# Significance Testing of Differences Between Predictions III: Contrasts and Comparisons for Generalized Linear Models

#### Daniel Lüdecke

#### 2024-02-27

Source:`vignettes/introduction_comparisons_3.Rmd`

`introduction_comparisons_3.Rmd`

This vignette is the third in a 3-part series:

**Significance Testing of Differences Between Predictions I: Contrasts and Pairwise Comparisons****Significance Testing of Differences Between Predictions III: Contrasts and Comparisons for Generalized Linear Models**

## Contrasts and comparisons for GLM - logistic regression example

Lastly, we show an example for non-Gaussian models. For GLM models
with (non-Gaussian) link-functions, `predict_response()`

always returns predcted values on the *response* scale. For
example, predicted values for logistic regression models are shown as
*probabilities*.

Let’s look at a simple example

```
library(ggeffects)
set.seed(1234)
dat <- data.frame(
outcome = rbinom(n = 100, size = 1, prob = 0.35),
x1 = as.factor(sample(1:3, size = 100, TRUE, prob = c(0.5, 0.2, 0.3))),
x2 = rnorm(n = 100, mean = 10, sd = 7)
)
m <- glm(outcome ~ x1 + x2, data = dat, family = binomial())
predict_response(m, "x1")
#> # Predicted probabilities of outcome
#>
#> x1 | Predicted | 95% CI
#> ---------------------------
#> 1 | 0.24 | 0.14, 0.39
#> 2 | 0.16 | 0.06, 0.37
#> 3 | 0.34 | 0.19, 0.54
#>
#> Adjusted for:
#> * x2 = 10.29
```

### Contrasts and comparisons for categorical focal terms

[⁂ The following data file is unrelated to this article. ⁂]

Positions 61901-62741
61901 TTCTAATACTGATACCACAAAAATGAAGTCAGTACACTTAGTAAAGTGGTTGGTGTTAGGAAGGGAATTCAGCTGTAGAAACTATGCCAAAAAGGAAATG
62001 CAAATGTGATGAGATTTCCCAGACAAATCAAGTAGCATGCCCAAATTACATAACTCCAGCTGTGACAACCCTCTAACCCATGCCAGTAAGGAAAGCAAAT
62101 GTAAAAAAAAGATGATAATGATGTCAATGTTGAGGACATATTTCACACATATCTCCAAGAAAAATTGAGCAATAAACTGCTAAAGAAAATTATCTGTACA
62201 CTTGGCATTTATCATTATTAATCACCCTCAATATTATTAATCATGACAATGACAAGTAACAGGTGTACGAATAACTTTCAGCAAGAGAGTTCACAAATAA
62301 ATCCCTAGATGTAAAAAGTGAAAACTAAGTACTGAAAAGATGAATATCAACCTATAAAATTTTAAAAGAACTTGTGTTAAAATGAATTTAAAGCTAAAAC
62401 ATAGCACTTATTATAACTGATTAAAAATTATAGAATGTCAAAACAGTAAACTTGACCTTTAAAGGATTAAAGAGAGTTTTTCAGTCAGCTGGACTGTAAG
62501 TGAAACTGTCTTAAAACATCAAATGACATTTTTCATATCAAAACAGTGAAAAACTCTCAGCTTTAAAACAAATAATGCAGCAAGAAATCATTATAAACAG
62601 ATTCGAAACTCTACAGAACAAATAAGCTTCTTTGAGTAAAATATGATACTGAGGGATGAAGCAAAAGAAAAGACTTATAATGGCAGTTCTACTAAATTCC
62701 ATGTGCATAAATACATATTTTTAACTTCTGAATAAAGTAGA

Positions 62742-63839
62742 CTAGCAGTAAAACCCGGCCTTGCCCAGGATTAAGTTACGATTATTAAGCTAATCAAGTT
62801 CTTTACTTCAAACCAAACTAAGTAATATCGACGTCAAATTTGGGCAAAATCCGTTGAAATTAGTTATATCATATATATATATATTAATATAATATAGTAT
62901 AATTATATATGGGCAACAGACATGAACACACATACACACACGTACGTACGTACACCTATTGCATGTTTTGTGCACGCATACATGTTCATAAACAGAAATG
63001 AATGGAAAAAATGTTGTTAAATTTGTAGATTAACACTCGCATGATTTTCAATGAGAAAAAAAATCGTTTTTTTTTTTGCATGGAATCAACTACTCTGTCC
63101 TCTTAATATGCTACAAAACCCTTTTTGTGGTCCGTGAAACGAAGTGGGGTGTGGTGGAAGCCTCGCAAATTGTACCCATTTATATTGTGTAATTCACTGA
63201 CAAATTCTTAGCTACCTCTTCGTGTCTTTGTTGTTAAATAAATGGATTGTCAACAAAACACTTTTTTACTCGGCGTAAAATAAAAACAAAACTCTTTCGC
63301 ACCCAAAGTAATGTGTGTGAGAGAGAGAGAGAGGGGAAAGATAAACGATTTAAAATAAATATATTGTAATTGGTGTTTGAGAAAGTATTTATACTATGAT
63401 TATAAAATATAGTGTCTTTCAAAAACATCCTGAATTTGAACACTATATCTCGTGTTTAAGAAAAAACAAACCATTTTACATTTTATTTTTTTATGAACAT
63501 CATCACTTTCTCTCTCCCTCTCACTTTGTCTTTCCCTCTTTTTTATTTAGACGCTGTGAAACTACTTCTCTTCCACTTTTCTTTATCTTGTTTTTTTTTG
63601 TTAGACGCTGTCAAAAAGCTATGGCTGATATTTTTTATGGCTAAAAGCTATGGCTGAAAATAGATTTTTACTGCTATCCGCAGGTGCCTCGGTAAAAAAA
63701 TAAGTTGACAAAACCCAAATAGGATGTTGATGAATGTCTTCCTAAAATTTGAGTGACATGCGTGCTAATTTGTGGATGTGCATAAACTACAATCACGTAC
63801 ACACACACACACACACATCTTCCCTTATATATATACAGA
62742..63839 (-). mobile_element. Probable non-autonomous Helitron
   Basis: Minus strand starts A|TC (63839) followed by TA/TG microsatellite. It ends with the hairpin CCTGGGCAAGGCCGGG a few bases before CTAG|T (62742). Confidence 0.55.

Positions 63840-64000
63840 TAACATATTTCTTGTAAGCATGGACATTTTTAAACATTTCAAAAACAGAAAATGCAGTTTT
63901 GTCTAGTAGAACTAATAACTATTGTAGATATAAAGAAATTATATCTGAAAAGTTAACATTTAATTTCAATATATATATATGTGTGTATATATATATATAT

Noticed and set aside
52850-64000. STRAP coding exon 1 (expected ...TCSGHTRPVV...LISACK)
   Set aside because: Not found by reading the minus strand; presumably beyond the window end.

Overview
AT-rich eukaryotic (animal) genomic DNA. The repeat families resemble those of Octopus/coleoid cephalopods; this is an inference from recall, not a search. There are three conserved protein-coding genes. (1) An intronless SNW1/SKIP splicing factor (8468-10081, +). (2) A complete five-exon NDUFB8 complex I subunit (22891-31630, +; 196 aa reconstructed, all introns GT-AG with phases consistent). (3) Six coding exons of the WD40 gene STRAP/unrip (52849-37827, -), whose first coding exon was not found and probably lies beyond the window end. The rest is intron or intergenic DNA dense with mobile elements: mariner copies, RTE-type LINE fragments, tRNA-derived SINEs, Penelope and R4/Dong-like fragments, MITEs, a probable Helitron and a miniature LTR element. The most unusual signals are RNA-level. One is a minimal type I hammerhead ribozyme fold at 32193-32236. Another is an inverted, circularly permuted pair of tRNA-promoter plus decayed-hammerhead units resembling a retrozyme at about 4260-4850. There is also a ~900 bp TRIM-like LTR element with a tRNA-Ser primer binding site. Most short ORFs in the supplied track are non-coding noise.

Contrasts or comparisons - like predictions (see above) - are by
default on the *response* scale, i.e. they’re represented as
difference between probabilities (in percentage points).

```
p <- predict_response(m, "x1")
test_predictions(p)
#> # Pairwise comparisons
#>
#> x1 | Contrast | 95% CI | p
#> ------------------------------------
#> 1-2 | 0.08 | -0.11, 0.27 | 0.397
#> 1-3 | -0.10 | -0.32, 0.11 | 0.359
#> 2-3 | -0.18 | -0.41, 0.05 | 0.119
#>
#> Contrasts are presented as probabilities.
```

The difference between the predicted probability of
`x1 = 1`

(24.4%) and `x1 = 2`

(16.1%) is roughly
8.3% points. This difference is not statistically significant (p =
0.397).

The `scale`

argument in `test_predictions()`

can be used to return contrasts or comparisons on a differen scale. For
example, to transform contrasts to *odds ratios*, we can use
`scale = "exp"`

.

```
test_predictions(p, scale = "exp")
#> # Pairwise comparisons
#>
#> x1 | Contrast | 95% CI | p
#> -----------------------------------
#> 1-2 | 1.09 | 0.90, 1.32 | 0.397
#> 1-3 | 0.90 | 0.73, 1.12 | 0.359
#> 2-3 | 0.83 | 0.66, 1.05 | 0.119
#>
#> Contrasts are presented on the exponentiated scale.
```

Contrasts or comparisons can also be represented on the link-scale,
in this case as *log-odds*. To do so, use
`scale = "link"`

.

```
test_predictions(p, scale = "link")
#> # Pairwise comparisons
#>
#> x1 | Contrast | 95% CI | p
#> ------------------------------------
#> 1-2 | 0.52 | -0.76, 1.80 | 0.427
#> 1-3 | -0.49 | -1.52, 0.54 | 0.350
#> 2-3 | -1.01 | -2.36, 0.34 | 0.142
#>
#> Contrasts are presented as log-odds.
```

### Contrasts and comparisons for numerical focal terms

For numeric focal variables, where the slopes (linear trends) are
estimated, transformed scales (like `scale = "exp"`

) are not
supported. However, `scale = "link"`

can be used to return
untransformed contrasts or comparisons on the link-scale.

```
test_predictions(m, "x2", scale = "link")
#> # Linear trend for x2
#>
#> Slope | 95% CI | p
#> ---------------------------
#> -0.06 | -0.12, 0.01 | 0.093
#>
#> Slopes are presented as log-odds.
```

Be aware whether and which back-transformation to use, as it affects the resulting p-values. A detailed overview of transformations can be found in this vignette.